|Friday, December 20
Updated: December 23, 3:47 PM ET
Braves GM says bad economics led to trade
ESPN.com news services
The Braves, who already lost Tom Glavine to the New York Mets, had an excess of starting pitching after retaining four-time NL Cy Young award winner Greg Maddux, and acquiring Russ Ortiz and Paul Byrd earlier this week. Atlanta also traded for left-hander Mike Hampton last month.
"It's a shock,'' Millwood said. "But I'm excited to be going to a team that wants to win.''
The Phillies had missed out on their top two pitching choices this offseason. Glavine, a two-time NL Cy Young award winner, decided to sign with the Mets and Jamie Moyer chose to stay in Seattle.
Braves general manager John Schuerholz explained the move, telling ESPN's Karl Ravech that this wasn't a baseball trade, but rather a trade fostered by the economics of baseball.
"With Kevin's arbitration number projected to be $10 million this season and with Greg Maddux accepting arbitration we were $15 million over budget," Schuerholz told ESPN. "The economics in baseball stink. The economics stink, and if this isn't a clear enough signal to the doubters and naysayers, to be forced to trade an 18-game winner to your arch enemy ... The economics stink."
Even so, some might question why the Braves would trade Millwood to a team within their own division.
"I tried. No one was willing to take the $10 million this season," Schuerholz told Ravech. "Only one team (wanted to), and it was the team he was ultimately traded to. As late as 15 minutes before the deal was finalized, I was on the phone and not one team was willing to move."
Millwood was 18-8 with a 3.24 ERA last season, helping the Braves win an unprecedented 11th straight division title. It was his best season since 1999, when he was 18-7 with a 2.68 ERA and finished third in the NL Cy Young voting.
Millwood, who turns 28 on Tuesday, made $3.9 million last season in the final year of his contract. He is eligible for salary arbitration, and the Braves are trying to trim their payroll.
Estrada, 26, spent almost all of last season at Triple-A Scranton Wilkes Barre. He hit .279 with 11 homers and 67 RBI.
Estrada was the Phillies' regular catcher in 2001 after Mike Lieberthal went down with a season-ending knee injury in May. He batted .228 with eight homers and 37 RBI in 89 games that season.
The Braves also have catcher Javy Lopez under contract for $7 million next season, and backup Henry Blanco. Lopez hit .233 with 11 homers and 52 RBI last season. Schuerholz said Lopez will enter spring training as the team's starting catcher.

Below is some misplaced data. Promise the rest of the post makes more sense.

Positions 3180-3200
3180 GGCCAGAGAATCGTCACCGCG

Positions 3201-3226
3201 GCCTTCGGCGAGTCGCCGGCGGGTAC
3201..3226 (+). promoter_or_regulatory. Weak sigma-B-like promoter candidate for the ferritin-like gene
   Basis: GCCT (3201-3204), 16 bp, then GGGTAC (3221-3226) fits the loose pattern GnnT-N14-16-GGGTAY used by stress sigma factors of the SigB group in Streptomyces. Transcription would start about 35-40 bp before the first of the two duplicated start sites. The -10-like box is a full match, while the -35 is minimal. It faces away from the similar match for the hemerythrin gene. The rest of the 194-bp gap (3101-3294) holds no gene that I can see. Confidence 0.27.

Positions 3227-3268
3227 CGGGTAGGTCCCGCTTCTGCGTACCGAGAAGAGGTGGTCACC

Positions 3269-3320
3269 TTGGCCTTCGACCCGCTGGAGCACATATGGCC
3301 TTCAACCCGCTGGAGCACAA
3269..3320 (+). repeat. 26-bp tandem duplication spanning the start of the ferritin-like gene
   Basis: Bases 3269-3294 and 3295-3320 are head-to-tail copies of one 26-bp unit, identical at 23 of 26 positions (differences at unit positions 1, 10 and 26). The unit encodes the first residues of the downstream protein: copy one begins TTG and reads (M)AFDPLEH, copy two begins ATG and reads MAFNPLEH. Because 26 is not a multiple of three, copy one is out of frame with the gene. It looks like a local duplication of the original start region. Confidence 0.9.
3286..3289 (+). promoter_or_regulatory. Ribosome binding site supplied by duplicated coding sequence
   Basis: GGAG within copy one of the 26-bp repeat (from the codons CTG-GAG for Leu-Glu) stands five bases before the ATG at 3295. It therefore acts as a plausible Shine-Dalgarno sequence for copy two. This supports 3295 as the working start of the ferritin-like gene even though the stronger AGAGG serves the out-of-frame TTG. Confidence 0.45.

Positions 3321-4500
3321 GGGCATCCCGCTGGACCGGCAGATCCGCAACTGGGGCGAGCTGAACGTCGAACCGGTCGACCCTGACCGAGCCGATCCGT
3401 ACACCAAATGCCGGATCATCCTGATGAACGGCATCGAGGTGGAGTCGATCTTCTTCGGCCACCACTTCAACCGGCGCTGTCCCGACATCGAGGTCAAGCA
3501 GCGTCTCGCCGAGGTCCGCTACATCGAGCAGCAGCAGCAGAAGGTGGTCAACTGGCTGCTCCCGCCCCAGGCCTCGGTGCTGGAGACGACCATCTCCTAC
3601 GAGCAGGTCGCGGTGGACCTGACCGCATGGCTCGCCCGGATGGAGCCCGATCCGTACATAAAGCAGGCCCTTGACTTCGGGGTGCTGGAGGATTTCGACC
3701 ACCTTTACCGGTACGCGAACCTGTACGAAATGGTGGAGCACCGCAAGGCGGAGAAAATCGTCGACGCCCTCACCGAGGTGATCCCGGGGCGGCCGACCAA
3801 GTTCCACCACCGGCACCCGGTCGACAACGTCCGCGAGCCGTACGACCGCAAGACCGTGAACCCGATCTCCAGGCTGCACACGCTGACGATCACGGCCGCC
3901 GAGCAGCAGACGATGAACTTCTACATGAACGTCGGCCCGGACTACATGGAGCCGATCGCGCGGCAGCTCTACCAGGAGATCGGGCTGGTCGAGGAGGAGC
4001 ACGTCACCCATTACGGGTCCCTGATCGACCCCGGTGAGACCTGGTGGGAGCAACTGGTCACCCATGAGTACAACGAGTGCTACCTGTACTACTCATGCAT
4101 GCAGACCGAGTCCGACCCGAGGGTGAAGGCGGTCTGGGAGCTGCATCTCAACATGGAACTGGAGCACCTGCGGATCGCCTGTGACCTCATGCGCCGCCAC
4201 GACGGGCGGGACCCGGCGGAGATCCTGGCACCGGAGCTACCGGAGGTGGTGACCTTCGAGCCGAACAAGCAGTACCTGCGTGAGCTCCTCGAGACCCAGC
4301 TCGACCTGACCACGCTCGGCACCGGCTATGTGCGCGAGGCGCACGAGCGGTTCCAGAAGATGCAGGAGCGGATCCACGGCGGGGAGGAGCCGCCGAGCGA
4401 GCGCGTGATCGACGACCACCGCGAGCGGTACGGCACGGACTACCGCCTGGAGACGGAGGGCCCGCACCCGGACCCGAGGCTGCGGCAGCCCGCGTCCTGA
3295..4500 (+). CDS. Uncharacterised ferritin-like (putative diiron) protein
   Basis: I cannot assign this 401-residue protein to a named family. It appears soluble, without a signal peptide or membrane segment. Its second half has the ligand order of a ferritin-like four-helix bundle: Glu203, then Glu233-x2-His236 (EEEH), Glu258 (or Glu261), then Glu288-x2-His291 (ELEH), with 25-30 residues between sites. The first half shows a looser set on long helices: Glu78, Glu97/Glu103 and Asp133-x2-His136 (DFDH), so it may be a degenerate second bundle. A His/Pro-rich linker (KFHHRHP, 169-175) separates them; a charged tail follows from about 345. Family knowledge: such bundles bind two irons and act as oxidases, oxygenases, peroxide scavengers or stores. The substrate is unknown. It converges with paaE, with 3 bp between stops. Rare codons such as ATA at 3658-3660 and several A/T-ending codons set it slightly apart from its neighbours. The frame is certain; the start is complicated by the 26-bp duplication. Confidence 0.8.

"He's the total package,'' Schuerholz said of Estrada. "He's a good receiver, has a good arm and handles a pitching staff real well. He's got a good bat. We've sort of had him on our radar screen for a couple of years. It wasn't a knee-jerk reaction.''
Millwood gives the Phillies the pitcher they've been seeking since trading Curt Schilling to the Arizona Diamondbacks in 2000. He joins left-hander Randy Wolf (11-9, 3.20 ERA) and All-Star right-hander Vicente Padilla (14-11, 3.28 ERA) at the top of the rotation.
"He had electric stuff last year,'' Phillies manager Larry Bowa said of Millwood. "He had the best stuff on that staff.''
Millwood won 17 games in his first full season in 1998, before his breakout year in '99. But he struggled in 2000, going 10-13 with a 4.66 ERA. In 2001, he missed two months with a right shoulder injury, and finished 7-7 with a 4.31 ERA.
But he was back to his old self last season.
Millwood won eight straight starts at one point, 15 of 16, and was 16-3 with a 2.64 ERA in his final 25 starts. He beat the San Francisco Giants in Game 2 of the NL division playoffs, but lost the deciding Game 5, despite allowing just two runs.
Millwood is 75-46 with a 3.73 ERA lifetime, and is 3-3 with one save and a 3.20 ERA in nine playoff appearances.
The departure of Millwood means the Braves will enter next season without three-fifths of a starting rotation that helped them win 101 games. Only Maddux and Jason Marquis return.
Millwood, Glavine and Damian Moss -- traded to San Francisco for Ortiz -- were a combined 48-25 with a 3.19 ERA last season. Hampton, Ortiz and Byrd -- a free-agent signing from Kansas City -- were a combined 38-36 with a 4.45 ERA.
"We went out and did the things we did involving our pitching staff because No. 1 there was the uncertainty about Greg Maddux returning to us,'' Schuerholz said.
"Even though we offered him arbitration. We didn't know what he would do. We tried to get him to agree to a long term contract, but didn't do that. We saw Mike Remlinger leave, Chris Hammond leave, Tom Glavine leave. We saw our pitching staff falling apart before our eyes. We had to make quick and aggressive moves. That's why we made the Hampton deal, the Ortiz deal, signed Paul Byrd.''
The Associated Press contributed to this report.